This whole “prank” saddened me. The pastor didn’t know this was a joke at first. As a result, the real joke was that it showed his true colors. I was shocked at the initial reaction. What if this was REAL? It’s clear that this mom and her baby were viewed as a nuisance and problem that needed to be dealt with. Get rid of it so we can continue on being holy was the vibe. Where was the compassion? Where were the people jumping up to help this woman and her baby? Was the sermon really more important that stopping and coming down to the woman and comforting her? When the woman is pleading for the pastor’s help because she is feeling mistreated in a church that he’s leading, the dismissive response is “God bless this woman?” And the church claps in agreement?!?! Is this how Jesus would have reacted? Go to the back. Our screens are pretty big. Or would He have given the woman a front row seat and taken the baby from her Himself? Sure this was just a prank. But I know where I am not attending with my baby. God forbid it should cry in YOUR church of “adults only”.
Tara, thanks for your note and expressing your concerns. I’m on staff in our Communications area and want to try and address them. It sounds like you haven’t been to a service at our church before, so I can certainly understand how some of the culture around here didn’t come through in the video. I can assure you that families are absolutely welcome at our church, and when Greg referred to going in the back of the worship center, he was actually talking about a room specifically set aside for parents and active children/babies. They can still see and hear the service through video, but that way others around them don’t get distracted. We have done our best to provide an environment here where anyone who shows up for a service can have a good experience (whether they’re parents, children, or adults without kids).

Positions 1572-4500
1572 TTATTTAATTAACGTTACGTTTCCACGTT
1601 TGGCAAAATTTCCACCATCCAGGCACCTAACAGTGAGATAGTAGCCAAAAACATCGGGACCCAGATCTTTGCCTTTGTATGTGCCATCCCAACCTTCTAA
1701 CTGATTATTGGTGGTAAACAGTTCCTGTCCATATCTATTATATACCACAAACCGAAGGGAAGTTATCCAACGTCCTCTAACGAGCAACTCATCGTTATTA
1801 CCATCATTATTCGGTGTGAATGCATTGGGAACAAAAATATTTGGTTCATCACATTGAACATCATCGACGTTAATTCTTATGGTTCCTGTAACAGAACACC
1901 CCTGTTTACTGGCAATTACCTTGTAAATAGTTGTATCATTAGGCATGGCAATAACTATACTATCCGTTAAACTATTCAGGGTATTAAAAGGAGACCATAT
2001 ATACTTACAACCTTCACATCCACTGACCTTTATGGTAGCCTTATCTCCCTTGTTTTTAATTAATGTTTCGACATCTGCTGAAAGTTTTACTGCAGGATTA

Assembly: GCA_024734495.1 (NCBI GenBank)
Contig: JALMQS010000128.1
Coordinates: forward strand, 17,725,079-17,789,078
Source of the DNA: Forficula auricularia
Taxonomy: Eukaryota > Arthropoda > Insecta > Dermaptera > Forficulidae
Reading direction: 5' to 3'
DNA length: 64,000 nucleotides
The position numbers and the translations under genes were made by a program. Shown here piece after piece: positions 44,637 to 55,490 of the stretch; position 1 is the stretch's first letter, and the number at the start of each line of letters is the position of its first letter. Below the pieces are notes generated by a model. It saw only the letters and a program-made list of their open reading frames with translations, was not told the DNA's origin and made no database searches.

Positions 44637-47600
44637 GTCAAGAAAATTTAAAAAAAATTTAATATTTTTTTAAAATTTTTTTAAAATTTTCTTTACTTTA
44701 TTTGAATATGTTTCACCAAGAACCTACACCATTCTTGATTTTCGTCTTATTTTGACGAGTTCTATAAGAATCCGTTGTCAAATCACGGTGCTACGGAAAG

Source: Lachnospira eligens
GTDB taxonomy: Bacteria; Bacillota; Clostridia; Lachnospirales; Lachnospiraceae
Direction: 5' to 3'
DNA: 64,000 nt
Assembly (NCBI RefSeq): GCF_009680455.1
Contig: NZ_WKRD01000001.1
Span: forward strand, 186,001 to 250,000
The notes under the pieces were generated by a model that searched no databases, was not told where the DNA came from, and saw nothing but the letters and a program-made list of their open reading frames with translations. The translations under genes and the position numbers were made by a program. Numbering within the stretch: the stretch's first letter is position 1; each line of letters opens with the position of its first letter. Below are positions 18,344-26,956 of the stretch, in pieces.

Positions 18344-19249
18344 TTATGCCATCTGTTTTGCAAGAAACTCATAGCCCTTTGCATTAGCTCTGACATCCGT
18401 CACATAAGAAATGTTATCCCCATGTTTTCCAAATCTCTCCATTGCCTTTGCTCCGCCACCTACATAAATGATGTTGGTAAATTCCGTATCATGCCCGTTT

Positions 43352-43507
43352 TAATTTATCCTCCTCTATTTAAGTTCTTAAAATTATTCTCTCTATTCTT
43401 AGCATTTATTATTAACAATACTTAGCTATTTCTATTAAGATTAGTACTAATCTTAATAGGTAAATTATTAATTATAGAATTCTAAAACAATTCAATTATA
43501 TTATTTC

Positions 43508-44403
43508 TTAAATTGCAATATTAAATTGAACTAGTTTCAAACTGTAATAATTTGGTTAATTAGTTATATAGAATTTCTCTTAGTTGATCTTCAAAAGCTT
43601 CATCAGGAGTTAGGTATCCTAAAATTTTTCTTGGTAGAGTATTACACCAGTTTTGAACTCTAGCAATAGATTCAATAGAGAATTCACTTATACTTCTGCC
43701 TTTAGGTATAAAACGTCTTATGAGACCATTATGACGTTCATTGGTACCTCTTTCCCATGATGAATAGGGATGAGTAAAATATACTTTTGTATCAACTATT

As for Greg’s response, I think he handled it extremely well. But I can see how you may have misinterpreted his responses. For example, when he says, “God bless this woman,” and the congregation claps, I believe that was authentic and not meant as dismissive. As a church we regularly talk about how one of our main jobs as Kingdom people is to bless others in any and all circumstances. And if you had a chance get to know Greg’s personality, you would understand that he wasn’t wanting to get back to being holy. His style as a speaker (and ours as a church) is extremely casual. (Though again, I can understand how that nuance wouldn’t be apparent to someone who doesn’t attend services here regularly.)
Also, three different people got up to try and help the mother. Only one of them was a part of the prank, which to me was an indication that people in our congregation did want to help her and her child. However, as a part of the setup we asked her to be defiant and specifically cause a stir. In a situation where someone is willfully disrupting a service, we have other staff and volunteers on hand to handle the issue with comfort and love. If this had been real, over 1000 people would have been held hostage by her behavior. I can assure you that she would have been met with respect, concern and care, but I think in just about any church she would have been asked to move to a different place so that she wasn’t putting her preference about where to participate in the service above the experience of hundreds of other people. In circumstances like these we need to balance what’s best for the group with the wishes of an individual.
Again, thanks for raising your concerns. Hopefully some of this helps explain the context and culture of our church community. If you have any other questions or if I can try to help clarify anything I mentioned here, feel free to email me at firstname.lastname@example.org.